And so when you find yourselves in these rooms and you see people pitching or you see how people adapt to their conversation styles or whatever they need to do, depending on the environment, it's getting to that next level is when you actually start to do it yourself. And, you know, the number of times I've stood here just rambling to myself, I'll set record on the webcam and I'll just pitch my screen for an hour.
Like I'll just sit there and talk to myself and refine it over and over and over and over again to get those words out of my mouth in real time. That's the application of these skills. And I mean, if we dive deeper in educational theory, then there's also elements. You need feedback on that as well, because if you just practice the same thing without ever receiving some feedback.
You know, bad practices can start to come in. So again, that's where that tribe comes in. You know, have people you're confident and comfortable talking with. And not just the people that go, Oh, you're doing a really great job. But the ones who are willing to actually say thats suck. Or actually for this audience, that's not okay.
You know, so there's those sorts of things. The other one I'd say is the one that's always rung true to me is Kolb's experiential learning cycle. If people want to look it up. But basically, what that's about is the idea that if, when an adult learns something they'll have an experience, they'll think about that experience, and you know, they, reflect upon it, then they go, okay, how would I do that differently?
Or how would I do that better? And then they go, okay, I'm going to try it again. In this new way, and then that gives you a new concrete experience and that cycle continues on and so actually thinking about when it comes to that point of applying these things actually not just going, I tried it. I did it.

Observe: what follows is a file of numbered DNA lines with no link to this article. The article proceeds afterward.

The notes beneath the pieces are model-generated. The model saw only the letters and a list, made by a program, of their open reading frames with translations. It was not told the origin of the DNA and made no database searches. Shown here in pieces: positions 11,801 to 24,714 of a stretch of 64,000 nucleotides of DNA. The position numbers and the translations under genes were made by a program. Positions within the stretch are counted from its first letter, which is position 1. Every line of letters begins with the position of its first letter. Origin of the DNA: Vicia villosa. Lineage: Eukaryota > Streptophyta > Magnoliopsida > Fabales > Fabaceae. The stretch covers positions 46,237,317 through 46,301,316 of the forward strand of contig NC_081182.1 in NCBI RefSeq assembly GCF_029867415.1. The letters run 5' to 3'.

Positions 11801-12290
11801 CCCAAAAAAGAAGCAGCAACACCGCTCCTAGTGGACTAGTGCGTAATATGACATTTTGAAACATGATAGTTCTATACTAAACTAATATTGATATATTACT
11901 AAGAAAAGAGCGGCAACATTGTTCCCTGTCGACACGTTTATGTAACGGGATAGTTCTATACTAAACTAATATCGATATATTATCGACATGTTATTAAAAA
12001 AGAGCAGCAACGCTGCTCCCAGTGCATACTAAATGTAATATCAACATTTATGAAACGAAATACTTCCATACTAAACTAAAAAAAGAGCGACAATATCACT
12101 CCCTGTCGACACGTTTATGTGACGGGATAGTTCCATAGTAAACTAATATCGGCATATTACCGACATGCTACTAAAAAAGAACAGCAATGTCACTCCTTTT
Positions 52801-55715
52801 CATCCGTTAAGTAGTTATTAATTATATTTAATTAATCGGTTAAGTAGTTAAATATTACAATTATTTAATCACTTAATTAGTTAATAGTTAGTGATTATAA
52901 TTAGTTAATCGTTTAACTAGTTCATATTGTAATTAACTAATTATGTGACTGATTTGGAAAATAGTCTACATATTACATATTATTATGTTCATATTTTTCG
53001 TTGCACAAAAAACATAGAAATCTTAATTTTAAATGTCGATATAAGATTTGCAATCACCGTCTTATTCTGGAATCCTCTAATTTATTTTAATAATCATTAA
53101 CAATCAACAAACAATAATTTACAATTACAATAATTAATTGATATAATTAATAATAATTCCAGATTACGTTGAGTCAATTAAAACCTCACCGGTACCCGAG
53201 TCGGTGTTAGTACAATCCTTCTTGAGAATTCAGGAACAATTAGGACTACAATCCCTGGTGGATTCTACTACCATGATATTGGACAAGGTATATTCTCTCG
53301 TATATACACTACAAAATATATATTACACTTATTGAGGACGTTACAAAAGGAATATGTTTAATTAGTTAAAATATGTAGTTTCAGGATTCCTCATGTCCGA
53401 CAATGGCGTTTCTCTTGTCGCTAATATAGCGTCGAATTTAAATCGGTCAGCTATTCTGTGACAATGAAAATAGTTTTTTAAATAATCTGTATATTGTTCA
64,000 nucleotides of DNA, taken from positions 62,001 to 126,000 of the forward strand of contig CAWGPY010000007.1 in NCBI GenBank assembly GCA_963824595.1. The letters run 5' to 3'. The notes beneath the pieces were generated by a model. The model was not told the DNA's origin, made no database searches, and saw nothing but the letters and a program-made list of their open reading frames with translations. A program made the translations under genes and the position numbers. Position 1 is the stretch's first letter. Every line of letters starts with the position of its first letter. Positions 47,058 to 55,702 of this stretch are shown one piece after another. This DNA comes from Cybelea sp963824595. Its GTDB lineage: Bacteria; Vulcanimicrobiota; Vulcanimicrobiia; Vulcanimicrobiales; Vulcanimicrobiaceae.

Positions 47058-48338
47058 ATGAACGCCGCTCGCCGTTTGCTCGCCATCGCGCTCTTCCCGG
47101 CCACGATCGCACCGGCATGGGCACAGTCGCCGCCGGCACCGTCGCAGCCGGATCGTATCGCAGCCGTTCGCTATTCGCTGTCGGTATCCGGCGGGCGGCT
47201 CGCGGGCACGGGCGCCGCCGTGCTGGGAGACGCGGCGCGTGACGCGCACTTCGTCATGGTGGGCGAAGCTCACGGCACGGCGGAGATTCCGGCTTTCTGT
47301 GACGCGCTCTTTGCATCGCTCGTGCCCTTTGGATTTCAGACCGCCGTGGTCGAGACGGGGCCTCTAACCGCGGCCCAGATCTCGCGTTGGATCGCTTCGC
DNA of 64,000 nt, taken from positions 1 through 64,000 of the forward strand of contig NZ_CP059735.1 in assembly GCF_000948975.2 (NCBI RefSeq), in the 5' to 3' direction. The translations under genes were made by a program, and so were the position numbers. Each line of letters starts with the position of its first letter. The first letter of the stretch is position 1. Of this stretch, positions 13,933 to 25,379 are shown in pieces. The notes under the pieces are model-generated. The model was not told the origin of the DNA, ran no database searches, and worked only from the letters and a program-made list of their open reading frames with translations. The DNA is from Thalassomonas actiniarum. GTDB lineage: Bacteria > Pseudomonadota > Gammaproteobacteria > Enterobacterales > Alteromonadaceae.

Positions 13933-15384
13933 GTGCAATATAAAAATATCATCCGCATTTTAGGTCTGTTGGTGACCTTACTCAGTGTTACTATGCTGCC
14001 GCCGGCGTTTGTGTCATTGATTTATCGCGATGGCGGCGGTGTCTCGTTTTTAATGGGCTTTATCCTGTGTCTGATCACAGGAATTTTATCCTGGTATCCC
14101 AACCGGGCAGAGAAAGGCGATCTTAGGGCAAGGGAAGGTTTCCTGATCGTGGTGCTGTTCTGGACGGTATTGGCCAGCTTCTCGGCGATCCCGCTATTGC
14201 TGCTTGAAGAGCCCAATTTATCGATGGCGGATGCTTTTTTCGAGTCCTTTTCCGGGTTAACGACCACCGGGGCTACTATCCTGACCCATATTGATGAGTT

Yeah, that's great. I tried. I did it. Now we're thinking about how did that go? How could I do it different? Let's try it again differently and actually continuing in that cycle. And that's lifelong learning and just accepting the fact that everything changes.
But what else can I take from this? What can I learn? How can I adapt? How is the environment changed? You know, maybe I was the expert in this then, but something else comes along, I'm not anymore. There's always something else to learn.
So I guess that's the other part too, it's just that lifelong learning and just accepting that really early and just go along with it.
Lucy Wark: So much of that resonates. One thing you reminded me of is I used to be a very serious debater, which is like, obviously lame and nerdy, but cool. And I remember, like, the difference between, reading about how to do public speaking versus what's actually required where you put your nervous system under the stress of being in front of people and your brain running out of words over and over and over again until your comfort zone expands over time, which, I'm actually just so glad to have had that experience really early on in life. I think it's definitely shaped, you know, an approach to learning since then, particularly when it's anything that's interpersonal, like presenting or how to have conversations or even how to react under pressure. Like you need to have that ability to not just learn from a book, but like train under race conditions and get feedback and debrief and try again.
Nathan Moore: Thats the idea, the principles of emotional learning, so you want someone to learn a skill or a process or whatever under similar emotional conditions as they'll be required to apply them. And so, like you say, you know, even this idea of me reciting it, like that was good prep for me to get my pitch down pat, but I'll tell you why it's a very different experience when you have someone who starts to question that pitch and then you need to think on your feet of your responses, because yes, I have the story down pat and I get the bulk of the message out in a quick, concise manner. But then when someone's countering and like to that debate thing, actually being able to respond in a respectful but meaningful way adapting to that conversation when you see someone's not following at all, being willing to change tact, like all of those skills. That is an element of that's just practice.